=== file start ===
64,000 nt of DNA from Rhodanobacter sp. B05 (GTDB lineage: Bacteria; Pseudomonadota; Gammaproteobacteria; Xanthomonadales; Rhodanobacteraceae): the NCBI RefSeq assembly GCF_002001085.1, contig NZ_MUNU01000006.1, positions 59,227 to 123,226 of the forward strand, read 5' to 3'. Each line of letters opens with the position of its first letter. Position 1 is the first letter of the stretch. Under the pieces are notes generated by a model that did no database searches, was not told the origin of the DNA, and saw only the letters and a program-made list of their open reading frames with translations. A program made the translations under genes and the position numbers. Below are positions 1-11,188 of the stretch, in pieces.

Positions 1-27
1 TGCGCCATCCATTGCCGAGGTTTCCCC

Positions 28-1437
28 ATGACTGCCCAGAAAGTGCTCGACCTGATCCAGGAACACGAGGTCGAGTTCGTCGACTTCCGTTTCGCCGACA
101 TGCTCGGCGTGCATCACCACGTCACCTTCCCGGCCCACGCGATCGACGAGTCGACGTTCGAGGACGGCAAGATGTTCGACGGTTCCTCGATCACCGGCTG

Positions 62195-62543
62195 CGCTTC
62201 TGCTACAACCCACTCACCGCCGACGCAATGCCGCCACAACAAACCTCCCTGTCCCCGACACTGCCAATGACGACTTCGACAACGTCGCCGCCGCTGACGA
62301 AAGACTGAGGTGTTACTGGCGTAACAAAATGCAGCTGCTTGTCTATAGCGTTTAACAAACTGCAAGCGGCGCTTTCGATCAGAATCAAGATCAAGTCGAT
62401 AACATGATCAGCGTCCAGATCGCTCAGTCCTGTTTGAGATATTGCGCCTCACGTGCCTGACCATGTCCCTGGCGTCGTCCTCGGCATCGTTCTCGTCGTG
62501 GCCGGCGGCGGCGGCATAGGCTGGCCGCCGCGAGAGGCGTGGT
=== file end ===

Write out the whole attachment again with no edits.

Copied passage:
64,000 nt of DNA from Rhodanobacter sp. B05 (GTDB lineage: Bacteria; Pseudomonadota; Gammaproteobacteria; Xanthomonadales; Rhodanobacteraceae): the NCBI RefSeq assembly GCF_002001085.1, contig NZ_MUNU01000006.1, positions 59,227 to 123,226 of the forward strand, read 5' to 3'. Each line of letters opens with the position of its first letter. Position 1 is the first letter of the stretch. Under the pieces are notes generated by a model that did no database searches, was not told the origin of the DNA, and saw only the letters and a program-made list of their open reading frames with translations. A program made the translations under genes and the position numbers. Below are positions 1-11,188 of the stretch, in pieces.

Positions 1-27
1 TGCGCCATCCATTGCCGAGGTTTCCCC

Positions 28-1437
28 ATGACTGCCCAGAAAGTGCTCGACCTGATCCAGGAACACGAGGTCGAGTTCGTCGACTTCCGTTTCGCCGACA
101 TGCTCGGCGTGCATCACCACGTCACCTTCCCGGCCCACGCGATCGACGAGTCGACGTTCGAGGACGGCAAGATGTTCGACGGTTCCTCGATCACCGGCTG

Positions 62195-62543
62195 CGCTTC
62201 TGCTACAACCCACTCACCGCCGACGCAATGCCGCCACAACAAACCTCCCTGTCCCCGACACTGCCAATGACGACTTCGACAACGTCGCCGCCGCTGACGA
62301 AAGACTGAGGTGTTACTGGCGTAACAAAATGCAGCTGCTTGTCTATAGCGTTTAACAAACTGCAAGCGGCGCTTTCGATCAGAATCAAGATCAAGTCGAT
62401 AACATGATCAGCGTCCAGATCGCTCAGTCCTGTTTGAGATATTGCGCCTCACGTGCCTGACCATGTCCCTGGCGTCGTCCTCGGCATCGTTCTCGTCGTG
62501 GCCGGCGGCGGCGGCATAGGCTGGCCGCCGCGAGAGGCGTGGT